Every Monday and Thursday for seven weeks, there was a new Thunderegg History Lesson: a song from the vault accompanied by a story. (For optimal results, listen and read simultaneously.) There are now fourteen, representing a song from each Thunderegg album, and thus completes Thunderegg History Unit #1. See the complete list after the jump, and stay tuned for what happens next. Continue reading
Monthly Archives: February 2012
“Skeletons,” from Line Line (2011; recorded 2006)
I had arrived in Richmond Friday evening. The rest of the band drove all night from Connecticut for our weekend session at Sound of Music: Over the previous two years, adhering to our strictly languorous pace, we had recorded parts of four songs at the Shed. Now we wanted to finish the second record, and we’d found the people (most prominently engineer Alan Weatherhead) who could help us get it done. The big red van, also known as the BRV, pulled in early Saturday morning. They all collapsed onto the beds that had been laid out Biloxi Blues style along the top floor of the big three-story building that had once been one of Broad Street’s many department stores during its heyday. Everybody slept a little in the rock-star beds. Then we went for a big breakfast, biscuits, sausage gravy, the works. When we got back to the studio we watched a little college football. Around one o’clock we were ready to record, so we sent the intern out to buy us some bourbon at the ABC. After a couple hours we had laid down Keith’s drums for “Skeletons” but then it was time for dinner, which we ate at a leisurely pace. We returned to Sound of Music and then one of Bob’s friends came by and we showed off for him by jamming out some super-extended versions of Bob’s six-string showcases, “It Was Really Pretty Good” and “The Envelope Pushes Back,” neither of which we actually intended to record.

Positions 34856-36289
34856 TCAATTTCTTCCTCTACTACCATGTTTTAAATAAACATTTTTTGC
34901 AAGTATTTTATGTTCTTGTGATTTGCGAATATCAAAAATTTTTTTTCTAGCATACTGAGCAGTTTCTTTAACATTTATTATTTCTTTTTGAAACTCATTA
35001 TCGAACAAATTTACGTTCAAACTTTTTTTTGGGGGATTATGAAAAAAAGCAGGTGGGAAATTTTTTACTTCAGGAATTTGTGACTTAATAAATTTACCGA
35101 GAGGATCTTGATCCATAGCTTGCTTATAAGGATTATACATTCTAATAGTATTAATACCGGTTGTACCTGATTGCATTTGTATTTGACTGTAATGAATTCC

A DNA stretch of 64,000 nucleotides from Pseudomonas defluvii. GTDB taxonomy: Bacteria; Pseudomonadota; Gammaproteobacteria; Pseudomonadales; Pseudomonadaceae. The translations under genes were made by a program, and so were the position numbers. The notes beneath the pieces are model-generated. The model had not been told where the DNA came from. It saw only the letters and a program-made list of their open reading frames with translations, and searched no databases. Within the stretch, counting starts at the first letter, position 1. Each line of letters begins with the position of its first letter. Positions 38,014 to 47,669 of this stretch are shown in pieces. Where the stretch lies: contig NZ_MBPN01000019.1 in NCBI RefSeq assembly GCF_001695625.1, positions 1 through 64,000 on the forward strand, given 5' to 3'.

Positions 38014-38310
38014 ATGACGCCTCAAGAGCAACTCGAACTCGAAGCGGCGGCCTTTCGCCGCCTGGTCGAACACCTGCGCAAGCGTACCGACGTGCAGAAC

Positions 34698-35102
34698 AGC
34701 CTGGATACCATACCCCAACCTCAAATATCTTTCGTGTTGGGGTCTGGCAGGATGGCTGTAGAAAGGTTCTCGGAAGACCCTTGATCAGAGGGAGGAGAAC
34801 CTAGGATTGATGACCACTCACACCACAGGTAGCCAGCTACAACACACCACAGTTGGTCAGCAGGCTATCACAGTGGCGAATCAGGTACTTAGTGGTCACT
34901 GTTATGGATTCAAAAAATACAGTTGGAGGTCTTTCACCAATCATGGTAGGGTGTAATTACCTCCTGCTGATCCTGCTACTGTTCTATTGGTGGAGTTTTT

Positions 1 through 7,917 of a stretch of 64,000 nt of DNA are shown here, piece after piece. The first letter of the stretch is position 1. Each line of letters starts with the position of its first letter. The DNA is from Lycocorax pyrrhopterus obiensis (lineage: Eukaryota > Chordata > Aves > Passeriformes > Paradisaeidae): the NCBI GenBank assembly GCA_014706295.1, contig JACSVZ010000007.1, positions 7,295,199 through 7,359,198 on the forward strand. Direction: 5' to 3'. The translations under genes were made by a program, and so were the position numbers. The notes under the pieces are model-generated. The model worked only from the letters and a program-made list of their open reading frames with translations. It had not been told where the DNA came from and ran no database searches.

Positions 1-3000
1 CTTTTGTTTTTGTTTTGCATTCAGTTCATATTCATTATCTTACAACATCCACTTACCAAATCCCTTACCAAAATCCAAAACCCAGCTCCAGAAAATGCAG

Yet somehow when everybody left around five o’clock the next day, we had enough in the can for five new songs, and then over the course of the following week, taking the day off for Thanksgiving, Al and I added guitars and vocals and put together two other songs ourselves. As I listened to the initial mixes in the big control room with the gigantic sound board I couldn’t believe how good we sounded. I remember thinking it wasn’t possible to be happier. I made some phone calls to tell people as much.